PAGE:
You will all hear the celebratory whoop when the cable man comes to my door, and the cats and I can surf the cable options for those lovely old movies and travel shows.

Halloween is alive and well

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In the large city where I lived for the last 30 years, Halloween had all but died.  When my children were small there was still a neighborhood pool, and we all knew each other (adults and children) from the summer swim meets.  There was a hay ride at Halloween, and caroling at Christmas.  But when the pool had to close, the mortar of the community was lost, and my children were no longer small.  By the time I left my very polite large city home, I knew only a few families. On Halloween, I would never get more than ten trick-or-treaters.

Tonight was Halloween in my new, small community.  I had been warned by the neighbors on our cul-de-sac of town homes that there would be A LOT of trick or treaters, and had bought a big 230-piece bag of goodies.  The revelers started coming about five o’clock despite chill temperatures and a slow drizzle (snow is forecast later tonight). By 6:30 my 230 piece bag was all but gone, so I called my sister who lives across town and asked if she had any candy remaining. She had no goulish guests, so she said she would bring me her bag (about 70 pieces).

But just getting into the cul-de-sac proved a challenge. By the time she arrived, I had handed out protein bars, individual bags of Trader Joe’s Omega Tek Mix, and (to a group of three high school guys), cheese sticks, telling them that they were lucking into to the healthy snack tonight. My sister left me a (laughing) message saying that she could not get up the hill to my house for all the revelers.  Eventually she arrived with the extra pieces.

The “official” end to the event must have been 7 o’clock, because the number of visitors dropped exponentially after that point.  I continued to give out the remaining treats, then ran out of treats at 7:30, and turned off my light. What a delightful experience it was!! There was every type of costume, from the very professional princesses, to wonderful improvisational “mud man”, and everything in between.  It was a great, polite crowd of all ages.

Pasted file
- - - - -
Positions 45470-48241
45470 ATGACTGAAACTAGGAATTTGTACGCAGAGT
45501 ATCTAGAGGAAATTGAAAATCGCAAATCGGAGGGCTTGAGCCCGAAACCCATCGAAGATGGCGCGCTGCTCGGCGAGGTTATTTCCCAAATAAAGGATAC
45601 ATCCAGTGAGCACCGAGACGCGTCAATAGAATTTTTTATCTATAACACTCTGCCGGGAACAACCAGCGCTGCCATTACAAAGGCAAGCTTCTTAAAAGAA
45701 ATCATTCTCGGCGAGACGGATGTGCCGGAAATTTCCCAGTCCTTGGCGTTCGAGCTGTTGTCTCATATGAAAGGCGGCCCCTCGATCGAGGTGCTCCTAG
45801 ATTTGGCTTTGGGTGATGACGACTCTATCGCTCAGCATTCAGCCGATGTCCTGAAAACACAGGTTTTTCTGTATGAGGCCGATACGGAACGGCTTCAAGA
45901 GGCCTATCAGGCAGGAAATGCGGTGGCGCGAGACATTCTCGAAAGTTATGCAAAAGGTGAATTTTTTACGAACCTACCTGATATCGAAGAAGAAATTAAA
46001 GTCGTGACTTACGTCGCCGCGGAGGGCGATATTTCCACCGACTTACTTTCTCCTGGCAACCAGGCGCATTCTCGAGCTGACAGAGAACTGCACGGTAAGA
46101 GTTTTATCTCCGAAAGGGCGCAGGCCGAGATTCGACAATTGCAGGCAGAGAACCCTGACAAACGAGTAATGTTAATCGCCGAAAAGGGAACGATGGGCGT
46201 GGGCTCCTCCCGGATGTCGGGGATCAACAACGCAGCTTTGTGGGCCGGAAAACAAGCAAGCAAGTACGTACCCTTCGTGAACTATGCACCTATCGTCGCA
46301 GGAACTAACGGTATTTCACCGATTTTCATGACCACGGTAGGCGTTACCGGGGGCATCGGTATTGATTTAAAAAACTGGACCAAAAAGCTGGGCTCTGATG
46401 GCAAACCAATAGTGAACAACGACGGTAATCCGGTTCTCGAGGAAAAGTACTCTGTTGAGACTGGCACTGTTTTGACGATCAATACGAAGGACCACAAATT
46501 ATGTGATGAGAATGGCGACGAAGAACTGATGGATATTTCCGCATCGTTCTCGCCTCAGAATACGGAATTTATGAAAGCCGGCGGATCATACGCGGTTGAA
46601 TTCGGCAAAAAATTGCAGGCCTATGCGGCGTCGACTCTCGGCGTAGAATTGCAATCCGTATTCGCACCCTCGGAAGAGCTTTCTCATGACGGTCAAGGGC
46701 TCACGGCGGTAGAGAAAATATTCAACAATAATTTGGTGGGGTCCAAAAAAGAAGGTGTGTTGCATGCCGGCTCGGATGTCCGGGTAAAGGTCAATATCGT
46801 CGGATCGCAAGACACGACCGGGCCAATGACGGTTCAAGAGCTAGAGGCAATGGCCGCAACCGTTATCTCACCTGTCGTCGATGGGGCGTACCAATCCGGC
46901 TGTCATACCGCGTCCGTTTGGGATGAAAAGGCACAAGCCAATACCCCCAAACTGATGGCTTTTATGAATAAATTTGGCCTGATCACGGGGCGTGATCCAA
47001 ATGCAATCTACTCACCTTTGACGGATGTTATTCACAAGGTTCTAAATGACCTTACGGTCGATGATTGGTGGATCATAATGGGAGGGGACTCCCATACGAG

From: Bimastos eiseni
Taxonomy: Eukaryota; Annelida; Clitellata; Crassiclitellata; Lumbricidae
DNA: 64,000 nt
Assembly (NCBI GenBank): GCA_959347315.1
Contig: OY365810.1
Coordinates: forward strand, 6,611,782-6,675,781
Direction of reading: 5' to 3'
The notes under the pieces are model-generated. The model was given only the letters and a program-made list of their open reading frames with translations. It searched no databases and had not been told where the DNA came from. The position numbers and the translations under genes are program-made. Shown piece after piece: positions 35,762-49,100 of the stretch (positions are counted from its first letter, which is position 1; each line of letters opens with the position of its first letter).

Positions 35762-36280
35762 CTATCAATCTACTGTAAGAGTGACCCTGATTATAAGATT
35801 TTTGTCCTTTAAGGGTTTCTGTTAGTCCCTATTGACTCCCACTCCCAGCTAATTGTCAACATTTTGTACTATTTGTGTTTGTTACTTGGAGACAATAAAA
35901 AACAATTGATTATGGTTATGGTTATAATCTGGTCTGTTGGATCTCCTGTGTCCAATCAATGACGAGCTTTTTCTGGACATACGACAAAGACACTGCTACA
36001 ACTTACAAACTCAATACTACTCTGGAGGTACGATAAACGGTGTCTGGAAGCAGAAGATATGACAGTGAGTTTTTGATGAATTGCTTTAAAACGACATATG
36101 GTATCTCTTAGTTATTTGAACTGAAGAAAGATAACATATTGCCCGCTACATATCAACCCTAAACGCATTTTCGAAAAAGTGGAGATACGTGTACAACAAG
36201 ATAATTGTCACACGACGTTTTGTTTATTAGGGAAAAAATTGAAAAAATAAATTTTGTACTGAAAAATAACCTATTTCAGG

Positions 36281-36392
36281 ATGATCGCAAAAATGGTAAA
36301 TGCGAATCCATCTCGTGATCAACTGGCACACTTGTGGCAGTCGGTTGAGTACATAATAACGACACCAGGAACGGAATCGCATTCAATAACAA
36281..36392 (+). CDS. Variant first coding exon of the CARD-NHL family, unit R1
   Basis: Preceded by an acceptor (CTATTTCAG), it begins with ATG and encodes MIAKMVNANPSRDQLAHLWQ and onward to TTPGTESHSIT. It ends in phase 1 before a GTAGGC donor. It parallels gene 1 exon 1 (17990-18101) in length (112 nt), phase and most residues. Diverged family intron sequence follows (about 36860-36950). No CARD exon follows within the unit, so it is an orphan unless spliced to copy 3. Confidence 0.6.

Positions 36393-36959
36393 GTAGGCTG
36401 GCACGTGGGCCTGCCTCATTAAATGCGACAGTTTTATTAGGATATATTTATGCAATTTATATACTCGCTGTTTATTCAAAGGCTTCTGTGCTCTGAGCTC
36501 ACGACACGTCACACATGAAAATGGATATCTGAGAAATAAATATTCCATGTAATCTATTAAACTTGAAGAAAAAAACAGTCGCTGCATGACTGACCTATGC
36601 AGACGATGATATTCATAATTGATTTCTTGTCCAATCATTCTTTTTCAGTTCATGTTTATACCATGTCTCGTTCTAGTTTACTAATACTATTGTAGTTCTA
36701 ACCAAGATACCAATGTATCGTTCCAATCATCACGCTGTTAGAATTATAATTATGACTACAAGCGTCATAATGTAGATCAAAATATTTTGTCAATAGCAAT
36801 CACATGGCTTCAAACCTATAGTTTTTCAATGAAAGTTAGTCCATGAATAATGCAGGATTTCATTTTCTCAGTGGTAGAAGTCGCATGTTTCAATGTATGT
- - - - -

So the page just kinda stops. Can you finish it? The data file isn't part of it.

I love my new home.  I can’t wait to see what happens on Halloween when the weather cooperates! We’re already planning a party for all our Burnsville family members next year, with appropriate adult beverages, to enjoy the fun.

 

Moving Day

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Moving Day

Lots of people helped me get ready for the Big Move…my family (sister, brother, nieces, nephews,  sister-in-law, cousins…you get the idea – this was a major family project), friends, acquaintances, contractors…all helped prepare for The Move.

About a week prior to the vans’s arrival, we decided that we really needed help with packing.  I had spent a couple of days in our attic, and unloaded most of the things in the closets, and the bookcases (I think that even after purging I had over 700 books), but I had not even started on the kitchen. My kitchen had a lovely bookcase with too many cookbooks, plus a desk area with cabinets above, and two large file cabinets, plus china cabinet and (yes, really) 29 cabinets doors, two pantries, 38 cabinet doors and 16 drawers.  It was not going to be pretty. So I just asked the moving company to pack the kitchen and the balance of the attic. It took the team of four guys most of a day (Tuesday).

Wednesday was the final “prep” day. Thursday was Moving Day.  Thursday dawned a beautiful clear day with moderate temperatures. The movers were at the house about 5 hours putting boxes on the truck. We already had two storage spaces from the “staging” clean-out and other pre-move boxing, so they proceeded to those areas.  It was not pretty.  We ended with two 16-foot trucks (they were afraid they would need three, but stayed within two thanks to one of the most efficient truck loaders I have ever seen).

The drive to my new home was about five hours.  I thought I would meet them there about noon, but somehow did not hear the communication that they would leave at 5 am. Luckily, my sister was ready in the mountains with a key and they started putting furniture and boxes in the town home two hours prior to my arrival about noon.  The final clean out of the house with my Move Manager had taken about two hours . The cats and I left on our new adventure. They did amazingly well on the trip.

Boxes, boxes everywhere.  I did not make a final count, but estimate about 350 boxes. Oh, my.  The trick was to get all the furniture in, get the car in the garage, and then put unopened the boxes in the middle of the rooms.  There was barely room to walk.

And of course, my idea of where things were going to go did not fit the space sometimes, so things had to be relocated. I have to say, the four young men that made the final outloading were amazing and exceptional young men. They were always respectful and polite even the second (and on one occasion third) location for items. They did not leave until I agreed that all was where it should be.

To say that the house was overwhelming at that point would be the understatement of the year. At this writing, it is ten days later.  I still have about fifty boxes to unload (in addition to the garage storage shelves). It is beginning to feel like home – and the vision for the house is evolving.

But there is still a very long way to go.